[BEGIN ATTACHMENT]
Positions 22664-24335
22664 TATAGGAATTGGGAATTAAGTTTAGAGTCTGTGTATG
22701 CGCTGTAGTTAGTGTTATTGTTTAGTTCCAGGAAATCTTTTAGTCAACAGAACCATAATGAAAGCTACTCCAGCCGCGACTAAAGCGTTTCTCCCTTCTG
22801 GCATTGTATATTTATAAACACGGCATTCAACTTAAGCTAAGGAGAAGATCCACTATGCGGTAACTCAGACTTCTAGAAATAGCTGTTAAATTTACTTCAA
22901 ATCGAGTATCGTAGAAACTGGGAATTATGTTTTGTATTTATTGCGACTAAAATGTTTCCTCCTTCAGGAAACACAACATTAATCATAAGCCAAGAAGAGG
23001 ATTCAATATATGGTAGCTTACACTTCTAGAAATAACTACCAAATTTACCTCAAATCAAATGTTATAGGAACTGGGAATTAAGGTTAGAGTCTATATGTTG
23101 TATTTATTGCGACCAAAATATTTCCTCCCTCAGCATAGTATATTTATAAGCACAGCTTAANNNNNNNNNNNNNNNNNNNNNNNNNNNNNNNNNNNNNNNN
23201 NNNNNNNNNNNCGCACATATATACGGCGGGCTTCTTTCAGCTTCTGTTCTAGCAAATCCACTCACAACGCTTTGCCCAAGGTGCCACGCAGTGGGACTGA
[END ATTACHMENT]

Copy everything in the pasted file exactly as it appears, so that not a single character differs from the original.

Positions 22664-24335
22664 TATAGGAATTGGGAATTAAGTTTAGAGTCTGTGTATG
22701 CGCTGTAGTTAGTGTTATTGTTTAGTTCCAGGAAATCTTTTAGTCAACAGAACCATAATGAAAGCTACTCCAGCCGCGACTAAAGCGTTTCTCCCTTCTG
22801 GCATTGTATATTTATAAACACGGCATTCAACTTAAGCTAAGGAGAAGATCCACTATGCGGTAACTCAGACTTCTAGAAATAGCTGTTAAATTTACTTCAA
22901 ATCGAGTATCGTAGAAACTGGGAATTATGTTTTGTATTTATTGCGACTAAAATGTTTCCTCCTTCAGGAAACACAACATTAATCATAAGCCAAGAAGAGG
23001 ATTCAATATATGGTAGCTTACACTTCTAGAAATAACTACCAAATTTACCTCAAATCAAATGTTATAGGAACTGGGAATTAAGGTTAGAGTCTATATGTTG
23101 TATTTATTGCGACCAAAATATTTCCTCCCTCAGCATAGTATATTTATAAGCACAGCTTAANNNNNNNNNNNNNNNNNNNNNNNNNNNNNNNNNNNNNNNN
23201 NNNNNNNNNNNCGCACATATATACGGCGGGCTTCTTTCAGCTTCTGTTCTAGCAAATCCACTCACAACGCTTTGCCCAAGGTGCCACGCAGTGGGACTGA